Digital Red Envelopes Are a Crucial Marketing Tool in China

Chinese New Year has come and gone, but red envelopes, or hongbao, are here to stay. While the likes of Mulberry and Dolce and Gabbana have been known to tap into the Chinese tradition of gifting money during Spring Festival, many other brands have found ways to benefit from hongbao‘s evolving role in China’s mobile payments ecosystem.

WeChat has firmly positioned itself as a leader when it comes to the digital exchange of red envelopes, called “lucky money,” on its platform. Tencent claims that during this year’s Spring Festival season alone, upwards of 768 million people exchanged red envelopes through WeChat, up 10 percent from last year.

Prior to the holiday, a survey by Lightspeed Research conducted among about 900 respondents across Greater China revealed that more than 80 percent of users had planned to exchange red envelopes on WeChat this year, while only 69 percent had planned to share physical red envelopes, and less than one-third of respondents said they would use the red envelope function on Alipay.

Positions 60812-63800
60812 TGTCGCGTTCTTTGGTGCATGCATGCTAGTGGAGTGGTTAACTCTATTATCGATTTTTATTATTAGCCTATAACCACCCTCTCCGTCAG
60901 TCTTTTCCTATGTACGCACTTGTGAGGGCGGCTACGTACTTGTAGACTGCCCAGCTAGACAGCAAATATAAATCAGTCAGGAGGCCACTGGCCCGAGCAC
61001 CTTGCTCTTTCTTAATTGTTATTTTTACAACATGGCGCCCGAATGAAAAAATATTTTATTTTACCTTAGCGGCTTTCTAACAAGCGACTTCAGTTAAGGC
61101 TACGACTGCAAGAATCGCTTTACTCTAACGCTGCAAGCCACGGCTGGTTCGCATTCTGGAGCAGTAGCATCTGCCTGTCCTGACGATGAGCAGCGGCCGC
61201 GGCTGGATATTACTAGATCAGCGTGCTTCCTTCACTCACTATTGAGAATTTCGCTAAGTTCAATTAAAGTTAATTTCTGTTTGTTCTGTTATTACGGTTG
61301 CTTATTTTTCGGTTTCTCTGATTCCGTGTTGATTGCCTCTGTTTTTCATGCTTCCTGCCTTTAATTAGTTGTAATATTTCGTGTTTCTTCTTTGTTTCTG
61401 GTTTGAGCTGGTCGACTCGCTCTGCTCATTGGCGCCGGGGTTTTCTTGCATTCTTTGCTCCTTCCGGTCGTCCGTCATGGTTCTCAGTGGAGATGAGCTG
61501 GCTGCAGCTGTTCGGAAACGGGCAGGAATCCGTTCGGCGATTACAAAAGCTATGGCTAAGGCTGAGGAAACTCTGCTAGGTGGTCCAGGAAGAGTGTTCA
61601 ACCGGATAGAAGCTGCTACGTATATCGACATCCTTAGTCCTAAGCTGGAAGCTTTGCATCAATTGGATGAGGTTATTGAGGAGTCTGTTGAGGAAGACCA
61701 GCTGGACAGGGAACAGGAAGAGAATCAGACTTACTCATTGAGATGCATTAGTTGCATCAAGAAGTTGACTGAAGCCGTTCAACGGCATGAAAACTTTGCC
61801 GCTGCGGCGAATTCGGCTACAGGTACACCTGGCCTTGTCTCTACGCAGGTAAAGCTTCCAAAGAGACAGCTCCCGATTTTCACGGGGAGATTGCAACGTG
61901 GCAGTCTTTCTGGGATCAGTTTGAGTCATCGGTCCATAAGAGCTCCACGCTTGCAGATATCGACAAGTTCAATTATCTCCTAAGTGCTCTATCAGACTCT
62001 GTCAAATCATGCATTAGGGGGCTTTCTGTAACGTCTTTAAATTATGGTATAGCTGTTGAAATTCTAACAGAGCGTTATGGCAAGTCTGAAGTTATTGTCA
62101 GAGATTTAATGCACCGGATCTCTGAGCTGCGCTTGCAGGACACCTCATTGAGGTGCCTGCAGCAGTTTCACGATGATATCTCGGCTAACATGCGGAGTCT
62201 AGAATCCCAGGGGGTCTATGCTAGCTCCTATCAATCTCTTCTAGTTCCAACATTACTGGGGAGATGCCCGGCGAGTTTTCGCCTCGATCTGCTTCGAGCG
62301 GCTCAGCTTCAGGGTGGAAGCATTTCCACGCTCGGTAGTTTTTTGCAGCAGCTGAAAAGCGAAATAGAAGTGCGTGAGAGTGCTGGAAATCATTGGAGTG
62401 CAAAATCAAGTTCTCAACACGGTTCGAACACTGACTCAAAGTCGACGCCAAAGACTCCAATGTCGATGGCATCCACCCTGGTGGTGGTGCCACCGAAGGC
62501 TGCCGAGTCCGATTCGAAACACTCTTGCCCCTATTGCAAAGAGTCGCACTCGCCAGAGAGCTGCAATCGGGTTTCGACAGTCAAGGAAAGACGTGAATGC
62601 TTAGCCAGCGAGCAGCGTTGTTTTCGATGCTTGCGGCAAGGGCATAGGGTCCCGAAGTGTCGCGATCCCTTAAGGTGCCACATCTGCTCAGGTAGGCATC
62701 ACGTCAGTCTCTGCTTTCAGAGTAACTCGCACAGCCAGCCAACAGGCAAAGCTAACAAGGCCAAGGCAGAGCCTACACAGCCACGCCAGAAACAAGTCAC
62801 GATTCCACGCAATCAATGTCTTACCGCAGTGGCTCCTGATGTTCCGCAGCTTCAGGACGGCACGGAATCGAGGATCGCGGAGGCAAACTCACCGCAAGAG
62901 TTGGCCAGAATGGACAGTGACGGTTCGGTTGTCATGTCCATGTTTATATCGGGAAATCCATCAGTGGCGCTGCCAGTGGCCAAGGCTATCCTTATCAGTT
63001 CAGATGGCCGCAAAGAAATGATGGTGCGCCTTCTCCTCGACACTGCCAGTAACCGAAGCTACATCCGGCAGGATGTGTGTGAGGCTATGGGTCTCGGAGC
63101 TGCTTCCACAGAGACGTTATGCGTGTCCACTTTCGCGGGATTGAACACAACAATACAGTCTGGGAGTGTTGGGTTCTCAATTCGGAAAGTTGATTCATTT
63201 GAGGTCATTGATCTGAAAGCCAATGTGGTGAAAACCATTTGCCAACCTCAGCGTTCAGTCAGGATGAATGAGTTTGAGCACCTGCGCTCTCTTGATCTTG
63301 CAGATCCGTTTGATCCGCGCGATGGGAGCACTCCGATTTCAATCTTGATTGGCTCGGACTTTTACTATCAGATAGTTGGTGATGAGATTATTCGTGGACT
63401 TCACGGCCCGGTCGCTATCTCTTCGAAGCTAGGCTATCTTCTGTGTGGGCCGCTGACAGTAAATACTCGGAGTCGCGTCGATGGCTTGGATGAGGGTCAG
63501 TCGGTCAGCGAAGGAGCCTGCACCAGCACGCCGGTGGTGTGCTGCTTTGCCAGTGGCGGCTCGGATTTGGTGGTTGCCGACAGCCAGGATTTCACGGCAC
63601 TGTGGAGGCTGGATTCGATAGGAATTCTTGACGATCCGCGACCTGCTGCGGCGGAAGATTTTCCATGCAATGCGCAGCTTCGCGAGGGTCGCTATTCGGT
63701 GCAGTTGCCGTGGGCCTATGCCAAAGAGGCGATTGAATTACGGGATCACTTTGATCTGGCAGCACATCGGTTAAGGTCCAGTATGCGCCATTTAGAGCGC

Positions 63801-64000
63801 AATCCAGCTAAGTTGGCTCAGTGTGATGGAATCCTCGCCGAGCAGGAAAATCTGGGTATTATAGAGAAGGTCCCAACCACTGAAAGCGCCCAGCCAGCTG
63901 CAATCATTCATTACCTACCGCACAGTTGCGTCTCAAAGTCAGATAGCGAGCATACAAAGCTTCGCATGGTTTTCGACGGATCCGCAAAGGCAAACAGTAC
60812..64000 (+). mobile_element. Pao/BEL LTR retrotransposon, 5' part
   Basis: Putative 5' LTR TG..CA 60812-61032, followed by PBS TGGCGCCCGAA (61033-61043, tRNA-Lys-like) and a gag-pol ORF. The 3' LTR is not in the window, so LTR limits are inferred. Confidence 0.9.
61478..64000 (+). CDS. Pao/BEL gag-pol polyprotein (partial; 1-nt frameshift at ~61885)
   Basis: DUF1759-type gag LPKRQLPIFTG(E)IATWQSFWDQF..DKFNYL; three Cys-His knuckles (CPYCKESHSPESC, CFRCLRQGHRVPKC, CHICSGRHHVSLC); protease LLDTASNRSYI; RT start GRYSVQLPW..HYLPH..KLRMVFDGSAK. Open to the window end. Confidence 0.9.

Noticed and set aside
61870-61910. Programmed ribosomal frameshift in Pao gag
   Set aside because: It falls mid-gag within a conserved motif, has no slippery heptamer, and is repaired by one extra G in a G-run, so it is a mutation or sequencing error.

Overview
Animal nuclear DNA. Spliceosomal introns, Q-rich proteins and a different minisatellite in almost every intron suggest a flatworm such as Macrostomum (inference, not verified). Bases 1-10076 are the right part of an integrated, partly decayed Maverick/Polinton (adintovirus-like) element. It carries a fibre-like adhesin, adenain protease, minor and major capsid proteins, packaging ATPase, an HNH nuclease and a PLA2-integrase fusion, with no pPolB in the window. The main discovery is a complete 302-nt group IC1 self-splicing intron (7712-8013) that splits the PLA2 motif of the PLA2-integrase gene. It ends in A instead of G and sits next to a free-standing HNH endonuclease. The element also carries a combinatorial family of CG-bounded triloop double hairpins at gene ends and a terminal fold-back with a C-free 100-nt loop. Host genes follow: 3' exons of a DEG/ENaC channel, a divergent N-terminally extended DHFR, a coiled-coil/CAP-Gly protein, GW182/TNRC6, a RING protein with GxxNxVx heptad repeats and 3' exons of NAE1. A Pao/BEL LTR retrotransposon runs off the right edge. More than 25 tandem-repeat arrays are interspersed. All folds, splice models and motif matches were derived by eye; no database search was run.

It’s hardly surprising that WeChat dominated the share of digital red envelope exchanges given its history with the phenomenon. Tencent did its first major campaign promoting the function in 2014 during CCTV’s Spring Festival Gala, the most-watched television event in the country, incentivizing users to use WeChat’s “shake” function to receive red envelopes filled with prizes.

Obviously, consumers loved it. In fact, many experts agree that this particular occasion modernized a very structured and traditional way of gifting among family members in China for not only Spring Festival, but for weddings, birthdays, and other special events. But, more importantly, it helped consumers become more comfortable with sending and receiving money on a mobile app linked to their bank card.

“It was a very important moment when red envelopes became popular because it is not an exaggeration to say that WeChat Pay itself was in large part built upon the success of ‘lucky money’ or ‘red envelopes’ on WeChat,” said Matthew Brennan, a known WeChat expert and co-founder of China Channel. “Without lucky money, WeChat Pay wouldn’t have the adoption that it has today.”

This adoption rate has put WeChat Pay just behind Alipay as a preferred payment option both overall and among the wealthy in China, according to the Hurun Chinese Luxury Consumer Survey 2018. Only two years before, bank cards were still the most popular payment method among luxury consumers.

While most of WeChat Pay’s use revolves around micropayments, transaction amounts have been increasing, and a number of luxury brands have encouraged the use of WeChat payments through e-shops on the platform or by scanning WeChat QR codes in brick and mortar stores. About 26 percent of WeChat users turn to WeChat Pay for online shopping, 21.6 percent for paying restaurant bills, and 20 percent when shopping in malls, according to the WeChat User Behavior Report released last year.